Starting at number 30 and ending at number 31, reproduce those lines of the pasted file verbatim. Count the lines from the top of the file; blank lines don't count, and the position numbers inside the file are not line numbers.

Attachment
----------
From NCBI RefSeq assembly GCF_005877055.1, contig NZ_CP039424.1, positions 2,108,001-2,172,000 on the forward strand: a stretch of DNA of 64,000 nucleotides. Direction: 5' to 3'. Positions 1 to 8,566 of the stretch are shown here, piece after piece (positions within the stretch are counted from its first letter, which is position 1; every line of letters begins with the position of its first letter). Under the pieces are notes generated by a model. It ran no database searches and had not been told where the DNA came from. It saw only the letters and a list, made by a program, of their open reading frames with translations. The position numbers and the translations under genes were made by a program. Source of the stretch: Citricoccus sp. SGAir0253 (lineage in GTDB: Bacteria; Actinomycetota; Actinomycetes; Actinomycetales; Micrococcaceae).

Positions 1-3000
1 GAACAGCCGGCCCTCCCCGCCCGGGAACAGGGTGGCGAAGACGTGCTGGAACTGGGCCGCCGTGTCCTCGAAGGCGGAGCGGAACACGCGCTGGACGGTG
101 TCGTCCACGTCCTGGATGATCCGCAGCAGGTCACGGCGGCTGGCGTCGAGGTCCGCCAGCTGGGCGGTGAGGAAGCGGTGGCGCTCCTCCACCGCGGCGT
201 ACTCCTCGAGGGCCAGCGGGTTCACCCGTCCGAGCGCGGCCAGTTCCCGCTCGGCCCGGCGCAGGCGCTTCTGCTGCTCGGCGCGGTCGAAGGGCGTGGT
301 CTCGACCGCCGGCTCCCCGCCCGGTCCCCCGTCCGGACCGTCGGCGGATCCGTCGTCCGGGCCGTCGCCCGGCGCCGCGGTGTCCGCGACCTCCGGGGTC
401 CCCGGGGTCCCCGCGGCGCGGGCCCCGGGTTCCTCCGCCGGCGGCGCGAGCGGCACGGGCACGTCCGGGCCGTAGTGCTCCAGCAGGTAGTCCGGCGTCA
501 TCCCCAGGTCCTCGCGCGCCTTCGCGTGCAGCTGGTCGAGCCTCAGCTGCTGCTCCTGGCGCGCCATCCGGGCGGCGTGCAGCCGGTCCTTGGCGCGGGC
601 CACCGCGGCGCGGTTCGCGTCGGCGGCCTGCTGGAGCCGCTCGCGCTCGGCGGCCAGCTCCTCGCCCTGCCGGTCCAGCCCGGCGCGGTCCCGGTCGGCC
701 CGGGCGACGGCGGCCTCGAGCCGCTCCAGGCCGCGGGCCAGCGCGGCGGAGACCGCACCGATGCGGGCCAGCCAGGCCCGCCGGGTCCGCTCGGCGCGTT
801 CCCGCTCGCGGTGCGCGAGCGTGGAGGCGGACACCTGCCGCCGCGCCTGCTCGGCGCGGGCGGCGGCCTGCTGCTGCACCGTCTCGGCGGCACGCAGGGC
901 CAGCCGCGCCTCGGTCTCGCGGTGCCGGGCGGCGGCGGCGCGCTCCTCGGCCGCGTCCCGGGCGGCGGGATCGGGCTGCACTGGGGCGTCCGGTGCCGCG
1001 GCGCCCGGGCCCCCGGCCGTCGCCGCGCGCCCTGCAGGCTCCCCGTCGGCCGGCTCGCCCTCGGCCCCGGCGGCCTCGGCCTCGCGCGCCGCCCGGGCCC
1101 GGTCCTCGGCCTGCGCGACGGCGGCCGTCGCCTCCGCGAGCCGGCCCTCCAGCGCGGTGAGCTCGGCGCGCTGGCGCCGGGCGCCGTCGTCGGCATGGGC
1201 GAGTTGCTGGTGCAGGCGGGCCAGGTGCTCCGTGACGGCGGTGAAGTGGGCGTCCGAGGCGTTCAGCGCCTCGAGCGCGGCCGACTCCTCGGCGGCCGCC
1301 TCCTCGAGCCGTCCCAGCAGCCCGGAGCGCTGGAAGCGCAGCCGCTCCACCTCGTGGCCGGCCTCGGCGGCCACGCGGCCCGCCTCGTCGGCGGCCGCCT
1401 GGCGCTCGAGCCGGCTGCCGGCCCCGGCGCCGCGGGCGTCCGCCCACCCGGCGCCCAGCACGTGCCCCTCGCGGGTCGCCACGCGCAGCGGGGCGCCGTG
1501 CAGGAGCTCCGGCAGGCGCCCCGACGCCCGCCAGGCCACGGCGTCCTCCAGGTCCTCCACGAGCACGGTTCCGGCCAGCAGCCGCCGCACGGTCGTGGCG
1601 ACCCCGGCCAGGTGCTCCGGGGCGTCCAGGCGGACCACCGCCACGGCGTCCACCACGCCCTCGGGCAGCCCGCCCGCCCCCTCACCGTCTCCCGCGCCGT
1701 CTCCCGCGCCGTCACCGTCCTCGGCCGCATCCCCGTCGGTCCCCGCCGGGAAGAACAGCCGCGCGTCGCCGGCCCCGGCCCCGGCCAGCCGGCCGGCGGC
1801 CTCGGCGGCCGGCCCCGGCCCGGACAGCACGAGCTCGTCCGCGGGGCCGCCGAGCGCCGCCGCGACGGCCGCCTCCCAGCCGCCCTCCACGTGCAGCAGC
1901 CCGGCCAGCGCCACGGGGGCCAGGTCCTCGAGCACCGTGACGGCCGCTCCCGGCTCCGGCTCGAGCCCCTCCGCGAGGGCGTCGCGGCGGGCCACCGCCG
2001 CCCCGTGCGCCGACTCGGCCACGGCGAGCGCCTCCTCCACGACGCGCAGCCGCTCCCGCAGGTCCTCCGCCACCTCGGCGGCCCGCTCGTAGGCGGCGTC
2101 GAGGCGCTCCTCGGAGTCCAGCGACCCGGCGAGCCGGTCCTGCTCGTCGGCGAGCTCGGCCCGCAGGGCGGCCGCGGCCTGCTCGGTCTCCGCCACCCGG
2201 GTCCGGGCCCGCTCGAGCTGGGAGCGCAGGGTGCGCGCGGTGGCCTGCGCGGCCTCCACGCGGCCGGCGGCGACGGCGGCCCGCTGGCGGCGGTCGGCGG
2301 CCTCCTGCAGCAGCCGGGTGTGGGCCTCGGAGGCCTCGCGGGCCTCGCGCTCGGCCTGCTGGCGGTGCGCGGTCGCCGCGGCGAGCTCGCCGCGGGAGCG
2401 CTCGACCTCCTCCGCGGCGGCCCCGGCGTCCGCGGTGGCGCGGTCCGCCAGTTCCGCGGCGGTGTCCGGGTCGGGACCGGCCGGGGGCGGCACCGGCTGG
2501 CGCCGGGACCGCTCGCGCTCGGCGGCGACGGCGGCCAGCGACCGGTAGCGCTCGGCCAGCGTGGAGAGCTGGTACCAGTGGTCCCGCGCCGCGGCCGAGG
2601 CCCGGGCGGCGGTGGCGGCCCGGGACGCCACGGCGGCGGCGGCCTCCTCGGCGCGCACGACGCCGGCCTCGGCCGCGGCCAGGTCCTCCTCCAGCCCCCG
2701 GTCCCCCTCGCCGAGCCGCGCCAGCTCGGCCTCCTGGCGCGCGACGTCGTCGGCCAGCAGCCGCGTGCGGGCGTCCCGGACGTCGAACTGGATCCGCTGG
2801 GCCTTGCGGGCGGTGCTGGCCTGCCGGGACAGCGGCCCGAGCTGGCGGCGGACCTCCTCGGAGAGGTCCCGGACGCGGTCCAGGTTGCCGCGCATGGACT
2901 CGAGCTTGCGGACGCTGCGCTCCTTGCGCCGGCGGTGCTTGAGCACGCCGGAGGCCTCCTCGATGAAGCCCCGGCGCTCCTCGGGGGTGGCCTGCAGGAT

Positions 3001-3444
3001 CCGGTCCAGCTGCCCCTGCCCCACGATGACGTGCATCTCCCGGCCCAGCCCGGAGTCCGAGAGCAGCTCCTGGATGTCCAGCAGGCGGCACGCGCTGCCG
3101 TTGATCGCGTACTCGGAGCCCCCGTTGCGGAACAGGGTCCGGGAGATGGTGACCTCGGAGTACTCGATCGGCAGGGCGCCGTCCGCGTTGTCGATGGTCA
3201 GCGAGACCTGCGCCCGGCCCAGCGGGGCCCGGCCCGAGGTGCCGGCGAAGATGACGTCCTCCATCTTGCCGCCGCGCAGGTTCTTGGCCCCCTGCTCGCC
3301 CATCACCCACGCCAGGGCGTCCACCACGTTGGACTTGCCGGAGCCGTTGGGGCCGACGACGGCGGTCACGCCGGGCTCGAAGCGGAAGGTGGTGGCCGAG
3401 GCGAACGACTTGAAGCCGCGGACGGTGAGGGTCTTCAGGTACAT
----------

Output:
2701 GTCCCCCTCGCCGAGCCGCGCCAGCTCGGCCTCCTGGCGCGCGACGTCGTCGGCCAGCAGCCGCGTGCGGGCGTCCCGGACGTCGAACTGGATCCGCTGG
2801 GCCTTGCGGGCGGTGCTGGCCTGCCGGGACAGCGGCCCGAGCTGGCGGCGGACCTCCTCGGAGAGGTCCCGGACGCGGTCCAGGTTGCCGCGCATGGACT